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Robodebt was a policy fiasco with a human cost we have yet to fully appreciate

Peter Whiteford writes in The Conversation (16.11.20) about the federal Coalition’s bungled automated welfare debt recovery system, suggesting that a combination of community activism, journalistic investigation, political scrutiny and the legal aid system has ultimately provided a remedy to the system’s victims.

‘The Robodebt class action bought by Gordon Legal has been settled at a cost to the government of around $1.2 billion. According to federal Labor frontbencher Bill Shorten, this is the biggest class action in Australian legal history.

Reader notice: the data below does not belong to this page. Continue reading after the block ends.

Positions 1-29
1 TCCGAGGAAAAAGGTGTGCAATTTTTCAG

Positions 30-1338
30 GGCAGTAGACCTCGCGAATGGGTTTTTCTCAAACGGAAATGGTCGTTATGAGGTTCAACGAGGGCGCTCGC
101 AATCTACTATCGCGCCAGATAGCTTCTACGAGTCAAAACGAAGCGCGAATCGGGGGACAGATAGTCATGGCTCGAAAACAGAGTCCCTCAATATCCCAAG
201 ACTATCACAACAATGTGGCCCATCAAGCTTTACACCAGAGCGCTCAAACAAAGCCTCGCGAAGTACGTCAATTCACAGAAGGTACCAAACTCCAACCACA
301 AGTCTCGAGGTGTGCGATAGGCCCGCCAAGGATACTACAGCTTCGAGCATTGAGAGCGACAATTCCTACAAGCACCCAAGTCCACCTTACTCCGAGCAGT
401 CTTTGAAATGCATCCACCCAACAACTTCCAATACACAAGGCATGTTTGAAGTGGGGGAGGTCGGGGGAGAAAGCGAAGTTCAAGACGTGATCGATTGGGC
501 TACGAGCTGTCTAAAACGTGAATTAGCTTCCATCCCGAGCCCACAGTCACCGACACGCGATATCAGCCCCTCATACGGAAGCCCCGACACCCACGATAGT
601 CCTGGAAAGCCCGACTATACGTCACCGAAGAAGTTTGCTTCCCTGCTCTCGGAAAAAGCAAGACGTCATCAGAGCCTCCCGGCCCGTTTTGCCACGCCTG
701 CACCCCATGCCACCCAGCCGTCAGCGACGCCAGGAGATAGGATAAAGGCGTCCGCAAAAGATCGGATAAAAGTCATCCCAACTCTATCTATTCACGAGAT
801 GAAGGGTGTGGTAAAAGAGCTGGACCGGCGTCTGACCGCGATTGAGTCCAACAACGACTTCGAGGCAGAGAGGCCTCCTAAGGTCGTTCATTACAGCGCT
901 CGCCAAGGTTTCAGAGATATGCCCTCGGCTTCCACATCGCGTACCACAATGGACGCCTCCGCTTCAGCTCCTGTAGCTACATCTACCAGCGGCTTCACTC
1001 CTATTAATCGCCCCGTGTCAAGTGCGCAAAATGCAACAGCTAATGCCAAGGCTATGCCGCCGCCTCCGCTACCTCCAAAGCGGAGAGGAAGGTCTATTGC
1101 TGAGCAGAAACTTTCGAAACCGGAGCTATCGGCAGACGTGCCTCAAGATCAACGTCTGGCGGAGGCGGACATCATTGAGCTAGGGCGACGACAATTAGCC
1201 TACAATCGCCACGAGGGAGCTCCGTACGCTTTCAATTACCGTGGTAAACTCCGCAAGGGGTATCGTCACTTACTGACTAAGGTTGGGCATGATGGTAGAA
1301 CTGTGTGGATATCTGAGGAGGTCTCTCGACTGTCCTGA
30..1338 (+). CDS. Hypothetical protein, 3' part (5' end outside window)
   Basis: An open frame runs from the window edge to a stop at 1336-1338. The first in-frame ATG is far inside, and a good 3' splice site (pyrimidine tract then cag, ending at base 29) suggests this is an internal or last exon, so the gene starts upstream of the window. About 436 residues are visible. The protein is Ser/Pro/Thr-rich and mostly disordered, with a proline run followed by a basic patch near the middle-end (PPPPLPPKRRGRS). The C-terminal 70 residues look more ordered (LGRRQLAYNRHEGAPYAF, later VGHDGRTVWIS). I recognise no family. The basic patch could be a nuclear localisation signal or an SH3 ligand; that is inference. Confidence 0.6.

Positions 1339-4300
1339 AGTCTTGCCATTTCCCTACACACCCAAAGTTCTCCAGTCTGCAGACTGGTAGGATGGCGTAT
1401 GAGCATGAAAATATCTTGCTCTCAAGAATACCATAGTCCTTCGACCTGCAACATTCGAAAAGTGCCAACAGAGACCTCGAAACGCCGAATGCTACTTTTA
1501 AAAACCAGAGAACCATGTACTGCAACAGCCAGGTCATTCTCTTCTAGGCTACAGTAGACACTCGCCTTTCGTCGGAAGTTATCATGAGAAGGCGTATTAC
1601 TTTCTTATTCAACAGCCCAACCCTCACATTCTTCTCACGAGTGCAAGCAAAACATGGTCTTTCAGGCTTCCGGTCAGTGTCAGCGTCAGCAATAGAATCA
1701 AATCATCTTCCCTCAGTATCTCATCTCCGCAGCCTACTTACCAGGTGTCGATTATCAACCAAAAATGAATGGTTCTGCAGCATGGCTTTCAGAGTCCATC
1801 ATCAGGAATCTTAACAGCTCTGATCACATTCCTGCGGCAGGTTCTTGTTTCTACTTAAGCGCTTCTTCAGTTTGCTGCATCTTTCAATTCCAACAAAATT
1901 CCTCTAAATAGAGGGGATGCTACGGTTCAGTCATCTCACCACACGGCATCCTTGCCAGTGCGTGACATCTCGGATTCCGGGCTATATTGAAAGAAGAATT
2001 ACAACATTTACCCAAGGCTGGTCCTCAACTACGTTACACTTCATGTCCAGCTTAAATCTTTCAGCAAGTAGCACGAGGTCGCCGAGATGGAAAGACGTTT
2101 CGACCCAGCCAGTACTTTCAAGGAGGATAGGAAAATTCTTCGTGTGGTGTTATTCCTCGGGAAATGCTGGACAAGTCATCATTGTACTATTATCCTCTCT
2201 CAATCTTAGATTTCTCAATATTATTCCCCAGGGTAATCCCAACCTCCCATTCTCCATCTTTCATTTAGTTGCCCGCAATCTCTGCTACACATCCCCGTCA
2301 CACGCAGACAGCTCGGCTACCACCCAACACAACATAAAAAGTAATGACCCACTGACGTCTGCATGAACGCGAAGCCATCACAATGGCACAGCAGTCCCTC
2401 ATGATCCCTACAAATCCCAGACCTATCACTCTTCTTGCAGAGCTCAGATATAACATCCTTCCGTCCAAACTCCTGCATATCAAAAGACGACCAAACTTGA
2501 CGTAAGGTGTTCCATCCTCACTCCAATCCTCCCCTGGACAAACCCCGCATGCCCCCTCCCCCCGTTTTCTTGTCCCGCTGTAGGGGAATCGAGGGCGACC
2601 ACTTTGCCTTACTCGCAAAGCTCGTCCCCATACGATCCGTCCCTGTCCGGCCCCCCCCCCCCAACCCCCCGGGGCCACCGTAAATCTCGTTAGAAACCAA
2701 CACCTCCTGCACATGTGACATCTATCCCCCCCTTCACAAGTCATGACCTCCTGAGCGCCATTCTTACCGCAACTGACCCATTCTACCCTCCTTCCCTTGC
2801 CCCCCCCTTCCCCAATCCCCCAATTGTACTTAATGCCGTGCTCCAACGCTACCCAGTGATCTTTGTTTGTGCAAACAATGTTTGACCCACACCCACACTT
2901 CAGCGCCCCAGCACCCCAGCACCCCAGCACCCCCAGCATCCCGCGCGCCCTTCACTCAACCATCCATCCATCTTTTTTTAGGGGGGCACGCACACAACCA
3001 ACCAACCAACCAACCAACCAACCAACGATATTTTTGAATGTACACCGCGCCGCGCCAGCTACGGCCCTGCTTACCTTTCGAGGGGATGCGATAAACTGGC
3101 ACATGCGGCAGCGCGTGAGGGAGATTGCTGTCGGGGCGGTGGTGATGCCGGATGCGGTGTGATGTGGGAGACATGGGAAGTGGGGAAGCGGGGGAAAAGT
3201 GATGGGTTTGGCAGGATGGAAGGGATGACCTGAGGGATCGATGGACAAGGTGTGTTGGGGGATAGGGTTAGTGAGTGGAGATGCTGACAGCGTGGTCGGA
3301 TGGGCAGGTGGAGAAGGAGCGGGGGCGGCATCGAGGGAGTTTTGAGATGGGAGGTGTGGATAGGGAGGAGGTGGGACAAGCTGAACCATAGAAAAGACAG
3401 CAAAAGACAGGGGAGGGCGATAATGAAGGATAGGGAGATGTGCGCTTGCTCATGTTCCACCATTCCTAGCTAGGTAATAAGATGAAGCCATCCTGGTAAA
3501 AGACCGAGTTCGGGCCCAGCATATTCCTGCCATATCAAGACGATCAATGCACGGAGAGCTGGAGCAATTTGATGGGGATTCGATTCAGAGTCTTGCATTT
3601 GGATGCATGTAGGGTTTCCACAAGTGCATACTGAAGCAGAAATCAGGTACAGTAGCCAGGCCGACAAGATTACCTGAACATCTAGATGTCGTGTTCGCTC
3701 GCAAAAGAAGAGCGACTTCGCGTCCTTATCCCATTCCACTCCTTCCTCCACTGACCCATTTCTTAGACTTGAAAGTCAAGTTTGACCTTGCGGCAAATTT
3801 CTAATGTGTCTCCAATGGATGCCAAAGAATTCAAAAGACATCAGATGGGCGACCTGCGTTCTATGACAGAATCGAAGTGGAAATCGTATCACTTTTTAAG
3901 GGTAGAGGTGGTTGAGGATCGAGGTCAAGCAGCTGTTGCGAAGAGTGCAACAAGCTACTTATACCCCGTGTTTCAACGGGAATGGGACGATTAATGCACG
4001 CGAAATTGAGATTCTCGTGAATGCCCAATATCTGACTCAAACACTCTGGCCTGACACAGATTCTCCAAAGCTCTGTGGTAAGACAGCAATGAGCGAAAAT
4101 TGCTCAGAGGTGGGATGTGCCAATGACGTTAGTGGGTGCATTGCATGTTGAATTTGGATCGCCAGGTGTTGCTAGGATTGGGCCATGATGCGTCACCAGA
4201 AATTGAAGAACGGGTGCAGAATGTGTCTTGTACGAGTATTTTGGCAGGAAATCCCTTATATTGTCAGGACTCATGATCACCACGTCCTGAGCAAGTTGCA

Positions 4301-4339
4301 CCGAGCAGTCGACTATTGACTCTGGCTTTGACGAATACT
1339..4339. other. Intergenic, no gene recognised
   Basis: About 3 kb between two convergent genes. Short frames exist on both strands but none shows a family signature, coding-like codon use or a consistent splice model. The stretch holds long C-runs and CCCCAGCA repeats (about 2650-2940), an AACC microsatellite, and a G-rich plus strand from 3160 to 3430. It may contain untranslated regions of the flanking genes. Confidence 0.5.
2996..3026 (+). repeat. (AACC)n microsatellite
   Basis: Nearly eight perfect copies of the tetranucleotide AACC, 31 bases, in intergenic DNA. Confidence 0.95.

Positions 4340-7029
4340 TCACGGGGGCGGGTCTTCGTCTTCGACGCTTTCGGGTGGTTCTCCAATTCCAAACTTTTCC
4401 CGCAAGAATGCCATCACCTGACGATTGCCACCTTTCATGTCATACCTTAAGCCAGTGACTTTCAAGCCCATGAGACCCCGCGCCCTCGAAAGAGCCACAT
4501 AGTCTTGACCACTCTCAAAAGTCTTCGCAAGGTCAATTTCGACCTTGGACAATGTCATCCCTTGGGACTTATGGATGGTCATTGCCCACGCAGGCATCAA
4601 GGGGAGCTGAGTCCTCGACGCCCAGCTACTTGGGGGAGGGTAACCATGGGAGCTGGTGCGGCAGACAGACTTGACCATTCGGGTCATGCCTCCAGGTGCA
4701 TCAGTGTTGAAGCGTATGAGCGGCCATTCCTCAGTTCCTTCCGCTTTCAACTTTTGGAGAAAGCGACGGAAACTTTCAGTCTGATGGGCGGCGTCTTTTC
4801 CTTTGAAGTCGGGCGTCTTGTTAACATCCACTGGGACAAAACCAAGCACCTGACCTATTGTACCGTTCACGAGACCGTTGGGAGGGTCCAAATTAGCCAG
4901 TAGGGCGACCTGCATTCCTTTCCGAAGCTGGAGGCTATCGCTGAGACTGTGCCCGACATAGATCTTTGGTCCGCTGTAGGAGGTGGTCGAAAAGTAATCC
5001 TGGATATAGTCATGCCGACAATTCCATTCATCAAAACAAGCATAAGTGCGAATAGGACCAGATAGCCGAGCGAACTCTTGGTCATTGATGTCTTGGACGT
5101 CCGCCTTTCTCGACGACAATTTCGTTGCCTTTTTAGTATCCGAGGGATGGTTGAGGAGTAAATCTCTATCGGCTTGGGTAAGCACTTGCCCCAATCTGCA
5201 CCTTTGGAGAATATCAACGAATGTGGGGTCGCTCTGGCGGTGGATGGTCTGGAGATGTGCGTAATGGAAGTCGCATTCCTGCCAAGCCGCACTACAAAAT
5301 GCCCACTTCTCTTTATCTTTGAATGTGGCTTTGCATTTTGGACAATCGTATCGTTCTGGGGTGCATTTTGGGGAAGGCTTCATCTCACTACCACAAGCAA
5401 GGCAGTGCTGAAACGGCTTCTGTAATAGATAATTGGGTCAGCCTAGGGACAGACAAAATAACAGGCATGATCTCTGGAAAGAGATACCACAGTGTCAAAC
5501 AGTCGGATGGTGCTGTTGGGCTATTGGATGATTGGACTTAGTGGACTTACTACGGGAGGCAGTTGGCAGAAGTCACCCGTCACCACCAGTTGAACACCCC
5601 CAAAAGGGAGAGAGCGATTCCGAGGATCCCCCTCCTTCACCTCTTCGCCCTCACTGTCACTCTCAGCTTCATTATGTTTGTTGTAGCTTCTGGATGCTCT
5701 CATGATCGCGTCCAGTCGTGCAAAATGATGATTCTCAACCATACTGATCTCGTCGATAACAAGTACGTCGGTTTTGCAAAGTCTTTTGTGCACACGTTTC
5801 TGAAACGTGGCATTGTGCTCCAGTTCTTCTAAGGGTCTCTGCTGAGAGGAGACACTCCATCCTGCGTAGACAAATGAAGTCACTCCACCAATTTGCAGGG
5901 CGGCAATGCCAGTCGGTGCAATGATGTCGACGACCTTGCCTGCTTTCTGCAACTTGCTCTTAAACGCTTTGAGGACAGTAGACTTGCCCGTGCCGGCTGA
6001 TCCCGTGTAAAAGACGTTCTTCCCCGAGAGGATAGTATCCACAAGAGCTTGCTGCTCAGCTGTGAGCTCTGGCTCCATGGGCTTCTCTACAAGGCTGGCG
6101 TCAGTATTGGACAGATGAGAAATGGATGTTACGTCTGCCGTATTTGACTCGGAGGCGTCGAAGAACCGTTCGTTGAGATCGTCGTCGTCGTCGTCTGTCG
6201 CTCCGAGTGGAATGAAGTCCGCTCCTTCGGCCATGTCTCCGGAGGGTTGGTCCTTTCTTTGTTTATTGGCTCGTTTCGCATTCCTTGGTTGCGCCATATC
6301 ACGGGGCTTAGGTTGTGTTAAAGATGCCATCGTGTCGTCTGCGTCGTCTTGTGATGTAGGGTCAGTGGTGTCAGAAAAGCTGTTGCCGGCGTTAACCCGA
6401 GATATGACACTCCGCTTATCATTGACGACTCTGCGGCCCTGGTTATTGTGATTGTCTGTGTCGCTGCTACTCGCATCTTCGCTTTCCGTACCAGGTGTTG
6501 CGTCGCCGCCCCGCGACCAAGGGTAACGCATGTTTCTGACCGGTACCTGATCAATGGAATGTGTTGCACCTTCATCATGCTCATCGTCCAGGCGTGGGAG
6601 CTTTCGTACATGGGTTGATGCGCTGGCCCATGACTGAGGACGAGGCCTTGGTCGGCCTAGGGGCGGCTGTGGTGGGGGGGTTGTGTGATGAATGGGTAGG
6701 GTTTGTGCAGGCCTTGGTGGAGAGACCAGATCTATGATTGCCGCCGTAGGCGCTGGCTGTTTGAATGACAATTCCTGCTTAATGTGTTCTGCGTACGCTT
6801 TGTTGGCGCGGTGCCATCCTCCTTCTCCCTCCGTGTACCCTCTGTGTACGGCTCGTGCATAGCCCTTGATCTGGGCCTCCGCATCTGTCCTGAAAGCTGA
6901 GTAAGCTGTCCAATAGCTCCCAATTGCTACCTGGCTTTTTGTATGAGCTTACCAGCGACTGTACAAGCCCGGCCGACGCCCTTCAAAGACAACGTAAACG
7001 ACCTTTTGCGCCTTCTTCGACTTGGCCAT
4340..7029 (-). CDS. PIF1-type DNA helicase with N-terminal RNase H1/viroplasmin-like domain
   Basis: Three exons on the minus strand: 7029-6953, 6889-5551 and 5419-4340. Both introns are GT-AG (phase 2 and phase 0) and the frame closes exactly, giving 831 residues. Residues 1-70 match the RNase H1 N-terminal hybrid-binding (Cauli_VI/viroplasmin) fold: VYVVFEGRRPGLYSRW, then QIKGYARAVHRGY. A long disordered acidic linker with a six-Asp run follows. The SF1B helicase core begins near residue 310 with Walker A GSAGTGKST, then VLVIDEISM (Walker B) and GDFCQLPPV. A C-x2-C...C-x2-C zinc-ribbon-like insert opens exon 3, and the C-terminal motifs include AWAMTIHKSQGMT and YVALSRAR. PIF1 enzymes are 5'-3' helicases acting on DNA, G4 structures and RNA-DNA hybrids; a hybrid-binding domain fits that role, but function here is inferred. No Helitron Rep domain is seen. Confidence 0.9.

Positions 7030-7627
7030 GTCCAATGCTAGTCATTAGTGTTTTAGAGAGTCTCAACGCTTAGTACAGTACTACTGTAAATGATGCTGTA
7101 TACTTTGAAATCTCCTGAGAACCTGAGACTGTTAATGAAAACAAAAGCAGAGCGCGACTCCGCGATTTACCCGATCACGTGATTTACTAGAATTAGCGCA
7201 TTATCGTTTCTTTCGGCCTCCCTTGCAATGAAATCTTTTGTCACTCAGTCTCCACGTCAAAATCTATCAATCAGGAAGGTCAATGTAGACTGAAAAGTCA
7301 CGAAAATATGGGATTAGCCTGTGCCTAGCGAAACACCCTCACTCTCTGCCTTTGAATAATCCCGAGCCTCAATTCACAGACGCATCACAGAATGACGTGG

‘This comprised refunds of $721 million to 373,000 people, $112 million in compensation and $398 million in cancelled debts.

‘As is well-known, “Robodebt” is the label commonly applied to the initiative starting in 2016 designed to increase recoveries by government of “overpayments” made to social security recipients, retrospectively dating back to 2010.

‘… Essentially, the Robodebt fiasco arises from the very formulation of the policy. From the beginning, a central feature of the program was unlawful.

‘The unlawfulness does not relate to a legal technicality or a mistake in drafting. In brief, the “overpayments” the government recovered using income averaging were not overpayments. No one who understood the social security system and its governing legislation could have realistically thought they were.’

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